Ghost Stories (2017)
Written & Directed by Jeremy Dyson & Andy Nyman
Professor Phillip Goodman has made a career out of being a skeptic of all things supernatural and mystic. When we catch up with him, he’s exposing a medium that preys on grieving parents. Out of nowhere, Goodman is contacted by presumed dead paranormal investigator Charles Cameron, an inspiration to Goodman. Cameron claims that he had a crisis of faith and discovered three cases that he could find no rational explanation for. Goodman takes these three cases with the intent of doing his investigation and proving them hoaxes. However, as the good professor explores each incident and speaks to the people who witnessed each one he finds strange coincidences that hint at something more sinister behind these events.
I watched Ghost Stories almost immediately after finishing Robert Aickman’s short story collection Dark Entries. Aickman is a British writer whose horror stories are about the slowest burn and the subtlest touch you could get. There’s no gratuitous gore, and the specters that haunt his protagonists say more about those character’s psyche than of any more substantial aspect of evil. This type of classic storytelling is infused in the fabric of Dyson & Nyman’s Ghost Stories.
Ghost Stories began as a stage play in London’s West End and became well known for being only 80 minutes long with no intermission, no production photos, no audience members under 15 years of age, and a note imploring audiences to not talk to people about the contents of the play who had not seen it. The story recalls the work of Hammer Horror films but even more so the Amicus tableaus, horror anthology films produced in England throughout the 1960s and into the 70s. American audiences would most likely know them as the studio behind the film version of Tales From the Crypt. Their formula for anthologies was a series of stories with a framing device that became its own story in the third act.
Jeremy Dyson comes from the League of Gentlemen series, being the one-off camera member who focused on writing and direction. I always felt like the tone of horror built up in the League as well as its creators’ shows Psychoville and Inside No. 9 would work perfectly in a horror film. Co-writer/director Andy Nyman has experience working alongside noted mentalist Derren Brown who follows in the same hoax exposing tradition as Houdini. However, Ghost Stories is not merely a series of spooky tales; it is very much a personal story about Phillip Goodman.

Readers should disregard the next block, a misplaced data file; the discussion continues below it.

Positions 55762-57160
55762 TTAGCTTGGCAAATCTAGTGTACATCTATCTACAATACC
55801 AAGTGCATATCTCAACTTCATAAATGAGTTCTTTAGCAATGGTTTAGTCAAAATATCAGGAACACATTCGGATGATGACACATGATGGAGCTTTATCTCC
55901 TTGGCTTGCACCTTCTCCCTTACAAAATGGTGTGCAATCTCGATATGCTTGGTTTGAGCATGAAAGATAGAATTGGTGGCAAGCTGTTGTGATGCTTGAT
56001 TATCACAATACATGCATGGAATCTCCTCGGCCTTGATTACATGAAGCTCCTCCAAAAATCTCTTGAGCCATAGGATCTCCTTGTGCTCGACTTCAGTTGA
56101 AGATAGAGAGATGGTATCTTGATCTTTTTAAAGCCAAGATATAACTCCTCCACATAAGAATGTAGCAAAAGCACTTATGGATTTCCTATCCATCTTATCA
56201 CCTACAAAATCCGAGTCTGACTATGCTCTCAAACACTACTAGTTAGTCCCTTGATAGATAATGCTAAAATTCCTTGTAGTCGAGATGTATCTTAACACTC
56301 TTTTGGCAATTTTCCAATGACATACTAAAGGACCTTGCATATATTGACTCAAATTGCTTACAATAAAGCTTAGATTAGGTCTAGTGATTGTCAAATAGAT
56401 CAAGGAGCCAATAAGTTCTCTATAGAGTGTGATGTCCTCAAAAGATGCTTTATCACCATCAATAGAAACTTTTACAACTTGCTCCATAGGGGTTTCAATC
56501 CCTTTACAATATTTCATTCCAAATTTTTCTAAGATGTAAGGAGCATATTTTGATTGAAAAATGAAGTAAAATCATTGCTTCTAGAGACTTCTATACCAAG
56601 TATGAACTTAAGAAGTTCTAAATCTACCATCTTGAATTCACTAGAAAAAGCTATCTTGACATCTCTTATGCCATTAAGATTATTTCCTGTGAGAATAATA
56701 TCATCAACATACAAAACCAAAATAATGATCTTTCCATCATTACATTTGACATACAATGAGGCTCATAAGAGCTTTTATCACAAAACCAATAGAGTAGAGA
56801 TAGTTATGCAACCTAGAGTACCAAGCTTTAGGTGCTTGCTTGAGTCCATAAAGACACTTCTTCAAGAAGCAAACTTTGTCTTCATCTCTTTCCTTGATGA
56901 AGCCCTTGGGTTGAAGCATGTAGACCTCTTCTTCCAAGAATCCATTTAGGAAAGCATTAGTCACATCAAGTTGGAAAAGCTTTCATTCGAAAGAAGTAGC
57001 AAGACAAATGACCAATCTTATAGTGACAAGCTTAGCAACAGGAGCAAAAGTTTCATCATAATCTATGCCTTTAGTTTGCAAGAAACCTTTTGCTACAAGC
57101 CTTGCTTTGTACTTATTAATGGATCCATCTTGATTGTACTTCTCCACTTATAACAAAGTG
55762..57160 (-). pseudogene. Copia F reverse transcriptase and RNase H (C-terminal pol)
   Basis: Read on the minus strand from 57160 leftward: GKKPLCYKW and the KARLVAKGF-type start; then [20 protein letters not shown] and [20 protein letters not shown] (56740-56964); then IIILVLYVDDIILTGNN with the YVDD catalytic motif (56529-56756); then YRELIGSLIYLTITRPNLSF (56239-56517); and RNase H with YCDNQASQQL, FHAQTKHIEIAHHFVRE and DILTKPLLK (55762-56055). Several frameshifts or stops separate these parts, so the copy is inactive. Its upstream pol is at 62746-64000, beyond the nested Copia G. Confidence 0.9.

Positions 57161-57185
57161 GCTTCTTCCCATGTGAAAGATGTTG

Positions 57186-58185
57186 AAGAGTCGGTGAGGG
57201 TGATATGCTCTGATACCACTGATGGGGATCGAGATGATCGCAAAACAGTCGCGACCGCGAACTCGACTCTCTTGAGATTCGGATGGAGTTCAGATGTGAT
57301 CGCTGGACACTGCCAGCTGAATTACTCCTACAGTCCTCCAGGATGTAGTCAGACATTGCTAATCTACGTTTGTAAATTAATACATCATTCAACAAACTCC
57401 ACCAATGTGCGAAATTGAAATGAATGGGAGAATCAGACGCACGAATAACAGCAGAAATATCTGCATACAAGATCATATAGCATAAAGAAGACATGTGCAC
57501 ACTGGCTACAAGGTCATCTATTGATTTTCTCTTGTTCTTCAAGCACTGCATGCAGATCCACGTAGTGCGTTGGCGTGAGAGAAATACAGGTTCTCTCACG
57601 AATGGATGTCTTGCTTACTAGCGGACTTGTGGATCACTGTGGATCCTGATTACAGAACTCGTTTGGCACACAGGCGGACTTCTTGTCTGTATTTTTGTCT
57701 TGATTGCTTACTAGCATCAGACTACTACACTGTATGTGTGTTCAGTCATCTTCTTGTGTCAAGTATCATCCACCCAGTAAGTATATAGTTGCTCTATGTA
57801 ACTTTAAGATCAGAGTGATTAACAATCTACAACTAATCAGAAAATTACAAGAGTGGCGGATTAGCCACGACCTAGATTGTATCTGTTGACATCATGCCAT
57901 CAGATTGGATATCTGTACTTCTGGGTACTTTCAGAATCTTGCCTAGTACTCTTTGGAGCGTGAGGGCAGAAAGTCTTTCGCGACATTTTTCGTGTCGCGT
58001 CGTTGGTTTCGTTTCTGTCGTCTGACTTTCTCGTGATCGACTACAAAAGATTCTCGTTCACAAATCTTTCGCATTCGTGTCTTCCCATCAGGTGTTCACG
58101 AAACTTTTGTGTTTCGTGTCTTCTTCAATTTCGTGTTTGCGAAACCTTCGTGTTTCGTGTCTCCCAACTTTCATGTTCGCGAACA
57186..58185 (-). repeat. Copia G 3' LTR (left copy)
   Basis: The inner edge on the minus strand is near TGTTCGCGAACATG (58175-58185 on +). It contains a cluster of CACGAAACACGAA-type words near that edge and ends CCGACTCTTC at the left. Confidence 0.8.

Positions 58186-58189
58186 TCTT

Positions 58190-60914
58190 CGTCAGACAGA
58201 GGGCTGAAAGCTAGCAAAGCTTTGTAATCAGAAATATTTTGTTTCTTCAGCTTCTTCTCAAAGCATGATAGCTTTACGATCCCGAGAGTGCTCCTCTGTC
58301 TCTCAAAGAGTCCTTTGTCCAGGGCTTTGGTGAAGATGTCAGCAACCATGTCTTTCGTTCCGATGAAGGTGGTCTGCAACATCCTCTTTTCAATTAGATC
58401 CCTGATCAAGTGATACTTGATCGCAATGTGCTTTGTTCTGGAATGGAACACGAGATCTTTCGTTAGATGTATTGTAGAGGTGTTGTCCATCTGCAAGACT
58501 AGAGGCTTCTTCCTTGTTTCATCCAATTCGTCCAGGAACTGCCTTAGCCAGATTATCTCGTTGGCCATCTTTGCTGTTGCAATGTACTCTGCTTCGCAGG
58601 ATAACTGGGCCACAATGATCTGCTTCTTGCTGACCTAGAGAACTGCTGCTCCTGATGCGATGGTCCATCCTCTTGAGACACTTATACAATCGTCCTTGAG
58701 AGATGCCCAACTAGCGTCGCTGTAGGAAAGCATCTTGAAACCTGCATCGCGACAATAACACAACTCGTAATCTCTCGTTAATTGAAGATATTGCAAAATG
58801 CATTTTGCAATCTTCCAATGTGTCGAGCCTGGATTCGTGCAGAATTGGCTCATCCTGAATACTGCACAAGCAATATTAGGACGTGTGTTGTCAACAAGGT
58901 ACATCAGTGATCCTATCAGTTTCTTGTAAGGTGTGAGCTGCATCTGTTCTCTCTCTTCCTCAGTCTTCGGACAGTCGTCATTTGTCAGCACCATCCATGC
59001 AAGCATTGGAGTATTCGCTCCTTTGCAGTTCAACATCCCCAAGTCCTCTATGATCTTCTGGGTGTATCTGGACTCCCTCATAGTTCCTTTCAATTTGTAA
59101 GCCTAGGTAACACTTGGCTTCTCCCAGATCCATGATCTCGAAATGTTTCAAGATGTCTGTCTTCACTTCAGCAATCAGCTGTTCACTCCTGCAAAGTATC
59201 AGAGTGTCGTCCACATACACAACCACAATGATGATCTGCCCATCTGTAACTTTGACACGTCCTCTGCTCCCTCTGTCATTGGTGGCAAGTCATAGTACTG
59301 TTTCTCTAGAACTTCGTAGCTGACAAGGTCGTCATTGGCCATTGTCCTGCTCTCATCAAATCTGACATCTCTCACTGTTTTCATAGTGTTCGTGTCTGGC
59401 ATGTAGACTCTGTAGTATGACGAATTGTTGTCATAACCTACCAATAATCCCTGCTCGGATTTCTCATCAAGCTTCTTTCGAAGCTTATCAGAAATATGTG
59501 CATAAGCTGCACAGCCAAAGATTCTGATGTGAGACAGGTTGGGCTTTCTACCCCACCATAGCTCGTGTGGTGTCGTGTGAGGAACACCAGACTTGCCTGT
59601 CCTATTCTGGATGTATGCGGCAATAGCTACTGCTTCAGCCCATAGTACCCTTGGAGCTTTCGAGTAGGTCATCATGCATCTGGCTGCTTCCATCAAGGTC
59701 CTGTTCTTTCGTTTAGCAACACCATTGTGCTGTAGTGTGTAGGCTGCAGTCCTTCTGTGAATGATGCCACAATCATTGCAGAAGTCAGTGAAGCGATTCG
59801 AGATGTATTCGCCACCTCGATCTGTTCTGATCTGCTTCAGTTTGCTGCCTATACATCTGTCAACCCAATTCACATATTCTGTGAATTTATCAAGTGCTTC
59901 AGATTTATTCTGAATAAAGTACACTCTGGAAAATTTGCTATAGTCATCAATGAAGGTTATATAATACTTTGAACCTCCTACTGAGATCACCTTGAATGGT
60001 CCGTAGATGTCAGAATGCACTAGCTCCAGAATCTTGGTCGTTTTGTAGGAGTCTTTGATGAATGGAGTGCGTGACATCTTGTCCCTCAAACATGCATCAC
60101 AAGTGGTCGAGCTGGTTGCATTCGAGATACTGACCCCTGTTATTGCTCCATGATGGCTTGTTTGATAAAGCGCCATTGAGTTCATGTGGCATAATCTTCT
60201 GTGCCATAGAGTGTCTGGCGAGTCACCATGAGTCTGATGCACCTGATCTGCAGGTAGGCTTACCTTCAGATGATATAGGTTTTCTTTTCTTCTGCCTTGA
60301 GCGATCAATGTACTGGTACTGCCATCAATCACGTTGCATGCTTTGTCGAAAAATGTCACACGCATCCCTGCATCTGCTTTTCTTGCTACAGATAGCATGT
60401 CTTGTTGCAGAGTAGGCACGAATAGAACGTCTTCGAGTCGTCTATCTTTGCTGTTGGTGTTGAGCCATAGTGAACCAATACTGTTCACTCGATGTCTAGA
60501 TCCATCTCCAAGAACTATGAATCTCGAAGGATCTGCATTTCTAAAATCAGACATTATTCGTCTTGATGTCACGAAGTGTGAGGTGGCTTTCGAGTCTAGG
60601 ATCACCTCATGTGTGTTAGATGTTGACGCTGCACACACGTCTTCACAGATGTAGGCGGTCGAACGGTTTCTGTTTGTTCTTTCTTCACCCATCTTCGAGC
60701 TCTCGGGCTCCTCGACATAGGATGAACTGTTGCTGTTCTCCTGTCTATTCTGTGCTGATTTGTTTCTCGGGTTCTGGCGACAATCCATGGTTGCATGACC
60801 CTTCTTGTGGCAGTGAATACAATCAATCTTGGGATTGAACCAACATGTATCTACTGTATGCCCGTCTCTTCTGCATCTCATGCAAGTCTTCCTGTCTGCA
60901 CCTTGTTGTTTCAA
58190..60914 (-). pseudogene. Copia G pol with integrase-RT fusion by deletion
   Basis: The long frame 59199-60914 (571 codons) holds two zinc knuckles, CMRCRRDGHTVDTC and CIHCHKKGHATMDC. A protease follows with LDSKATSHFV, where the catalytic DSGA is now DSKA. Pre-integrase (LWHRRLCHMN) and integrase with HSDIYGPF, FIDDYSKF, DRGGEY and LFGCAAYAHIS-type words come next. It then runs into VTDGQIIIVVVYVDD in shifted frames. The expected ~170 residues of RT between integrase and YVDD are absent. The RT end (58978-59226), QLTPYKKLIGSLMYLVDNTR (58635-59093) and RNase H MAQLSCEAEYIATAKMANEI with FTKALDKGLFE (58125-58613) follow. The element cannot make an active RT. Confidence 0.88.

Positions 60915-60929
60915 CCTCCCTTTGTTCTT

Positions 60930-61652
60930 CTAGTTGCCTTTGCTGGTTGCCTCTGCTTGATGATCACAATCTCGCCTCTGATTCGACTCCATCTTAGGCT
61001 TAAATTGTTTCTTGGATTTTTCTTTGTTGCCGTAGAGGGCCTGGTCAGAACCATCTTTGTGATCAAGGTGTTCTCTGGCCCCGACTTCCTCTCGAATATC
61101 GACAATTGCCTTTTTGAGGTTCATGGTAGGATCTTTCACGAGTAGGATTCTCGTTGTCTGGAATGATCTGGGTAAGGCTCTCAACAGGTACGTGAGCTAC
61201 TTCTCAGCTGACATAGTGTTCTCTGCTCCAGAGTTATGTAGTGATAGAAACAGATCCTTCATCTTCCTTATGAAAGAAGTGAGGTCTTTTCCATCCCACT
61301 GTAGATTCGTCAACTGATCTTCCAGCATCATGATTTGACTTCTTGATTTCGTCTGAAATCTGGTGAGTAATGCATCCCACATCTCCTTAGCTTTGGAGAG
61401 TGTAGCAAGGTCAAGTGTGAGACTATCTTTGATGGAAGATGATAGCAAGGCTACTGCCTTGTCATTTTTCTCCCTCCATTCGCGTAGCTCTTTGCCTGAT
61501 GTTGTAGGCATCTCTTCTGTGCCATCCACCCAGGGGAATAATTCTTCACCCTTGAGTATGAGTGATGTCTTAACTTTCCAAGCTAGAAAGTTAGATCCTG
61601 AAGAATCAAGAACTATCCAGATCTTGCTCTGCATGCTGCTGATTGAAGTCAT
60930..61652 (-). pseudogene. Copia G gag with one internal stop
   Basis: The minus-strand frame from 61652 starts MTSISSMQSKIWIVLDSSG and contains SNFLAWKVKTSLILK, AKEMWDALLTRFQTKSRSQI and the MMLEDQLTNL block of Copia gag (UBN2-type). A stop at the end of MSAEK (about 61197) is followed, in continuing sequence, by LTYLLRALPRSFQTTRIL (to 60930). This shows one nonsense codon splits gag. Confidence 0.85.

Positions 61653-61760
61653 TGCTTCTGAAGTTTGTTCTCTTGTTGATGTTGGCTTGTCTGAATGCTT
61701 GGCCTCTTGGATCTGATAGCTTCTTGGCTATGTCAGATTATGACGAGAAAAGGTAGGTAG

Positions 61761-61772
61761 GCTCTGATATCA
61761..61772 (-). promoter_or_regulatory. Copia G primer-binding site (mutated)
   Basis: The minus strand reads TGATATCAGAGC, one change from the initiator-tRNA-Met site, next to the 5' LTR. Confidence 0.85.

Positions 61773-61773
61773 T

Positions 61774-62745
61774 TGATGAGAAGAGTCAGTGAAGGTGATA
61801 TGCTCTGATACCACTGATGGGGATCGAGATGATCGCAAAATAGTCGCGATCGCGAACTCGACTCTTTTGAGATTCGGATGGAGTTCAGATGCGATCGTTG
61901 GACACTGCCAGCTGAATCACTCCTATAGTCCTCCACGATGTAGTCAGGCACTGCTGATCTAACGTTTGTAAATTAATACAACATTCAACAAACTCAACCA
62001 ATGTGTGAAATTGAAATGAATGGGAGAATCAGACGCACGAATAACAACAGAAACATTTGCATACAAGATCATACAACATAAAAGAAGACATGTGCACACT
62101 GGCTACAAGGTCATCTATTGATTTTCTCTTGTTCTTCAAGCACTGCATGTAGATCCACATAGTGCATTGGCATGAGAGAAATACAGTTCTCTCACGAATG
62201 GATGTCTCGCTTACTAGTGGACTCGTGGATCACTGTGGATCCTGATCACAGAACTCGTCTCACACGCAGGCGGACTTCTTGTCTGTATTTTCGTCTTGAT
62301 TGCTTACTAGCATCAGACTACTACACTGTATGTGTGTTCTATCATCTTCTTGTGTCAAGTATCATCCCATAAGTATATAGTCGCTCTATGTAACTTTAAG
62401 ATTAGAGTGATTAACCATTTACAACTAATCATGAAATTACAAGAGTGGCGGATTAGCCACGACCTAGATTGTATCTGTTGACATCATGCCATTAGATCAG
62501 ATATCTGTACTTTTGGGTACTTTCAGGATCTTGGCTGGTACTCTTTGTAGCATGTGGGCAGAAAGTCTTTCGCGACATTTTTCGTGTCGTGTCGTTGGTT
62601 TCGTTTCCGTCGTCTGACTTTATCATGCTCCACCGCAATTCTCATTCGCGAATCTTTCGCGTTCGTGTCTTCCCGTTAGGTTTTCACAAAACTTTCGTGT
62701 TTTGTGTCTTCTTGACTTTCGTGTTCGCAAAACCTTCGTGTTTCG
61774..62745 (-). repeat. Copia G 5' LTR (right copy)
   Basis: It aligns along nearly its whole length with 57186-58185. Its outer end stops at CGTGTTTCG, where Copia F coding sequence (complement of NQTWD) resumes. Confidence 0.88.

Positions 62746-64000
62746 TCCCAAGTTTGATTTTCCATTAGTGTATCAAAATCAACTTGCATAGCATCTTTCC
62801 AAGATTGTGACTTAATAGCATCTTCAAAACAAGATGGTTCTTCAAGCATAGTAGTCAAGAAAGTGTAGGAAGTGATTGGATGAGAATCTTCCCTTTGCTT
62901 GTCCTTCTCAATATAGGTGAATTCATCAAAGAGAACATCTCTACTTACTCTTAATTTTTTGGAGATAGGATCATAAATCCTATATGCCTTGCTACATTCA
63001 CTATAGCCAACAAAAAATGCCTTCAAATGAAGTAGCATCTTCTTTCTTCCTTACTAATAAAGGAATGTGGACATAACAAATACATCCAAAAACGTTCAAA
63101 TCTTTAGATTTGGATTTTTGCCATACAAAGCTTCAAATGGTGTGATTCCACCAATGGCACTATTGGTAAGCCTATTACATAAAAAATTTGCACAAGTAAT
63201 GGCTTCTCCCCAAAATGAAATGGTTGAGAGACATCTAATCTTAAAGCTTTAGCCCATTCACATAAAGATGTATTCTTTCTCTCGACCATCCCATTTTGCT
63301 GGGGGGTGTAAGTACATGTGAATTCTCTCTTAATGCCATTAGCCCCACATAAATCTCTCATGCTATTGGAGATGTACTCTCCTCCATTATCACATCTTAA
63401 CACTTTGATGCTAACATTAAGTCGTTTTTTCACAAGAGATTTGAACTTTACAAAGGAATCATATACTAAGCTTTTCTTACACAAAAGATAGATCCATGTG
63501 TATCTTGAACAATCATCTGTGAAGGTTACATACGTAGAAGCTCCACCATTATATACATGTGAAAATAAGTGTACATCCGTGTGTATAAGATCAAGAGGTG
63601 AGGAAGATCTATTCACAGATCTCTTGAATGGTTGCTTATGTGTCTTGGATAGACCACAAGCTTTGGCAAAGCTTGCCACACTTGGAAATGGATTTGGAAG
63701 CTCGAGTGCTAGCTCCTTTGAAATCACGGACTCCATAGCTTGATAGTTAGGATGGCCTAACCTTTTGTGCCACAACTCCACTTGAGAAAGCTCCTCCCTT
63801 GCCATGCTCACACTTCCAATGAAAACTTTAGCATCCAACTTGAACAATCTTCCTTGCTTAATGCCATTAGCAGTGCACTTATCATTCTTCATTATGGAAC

The opening credits of the film are home videos of Goodman’s bar mitzvah and silently detailing his friendship with his older sister. We see that she’s in a relationship with a Muslim young man which leads to a falling out between her and the Goodman patriarch. These moments are never explicitly referenced again in the movie, but they set up some thematic ideas of guilt that will be explored. In fact, Goodman’s distancing from his Judaism ties directly into his desire to unmask those who use spirituality to exploit people who know no better.
Each horror short story is very compelling and straightforward. My personal favorite is the middle piece about a young man driving home after a party who appears hit the Devil with his car. Actor Alex Lawther (Black Mirror’s Shut Up and Dance) has mastered the art of playing characters who have reached the edge of their sanity. The moment after he realizes what he hit with his car and then frantically drives away is chilling. The camera watches him through the windshield and from above, allowing us to see his complete breakdown into a mixture of crying and laughing.
Ghost Stories is not a picture that builds itself on empty jump scares and when he does reach out to frighten the audience it serves a genuine purpose to the story. I will predict many audience members who will feel that the third act is a failure of horror, but in my evaluation of the genre, I believe if horror doesn’t become personal then it will not succeed in lingering with the audience in the manner it should.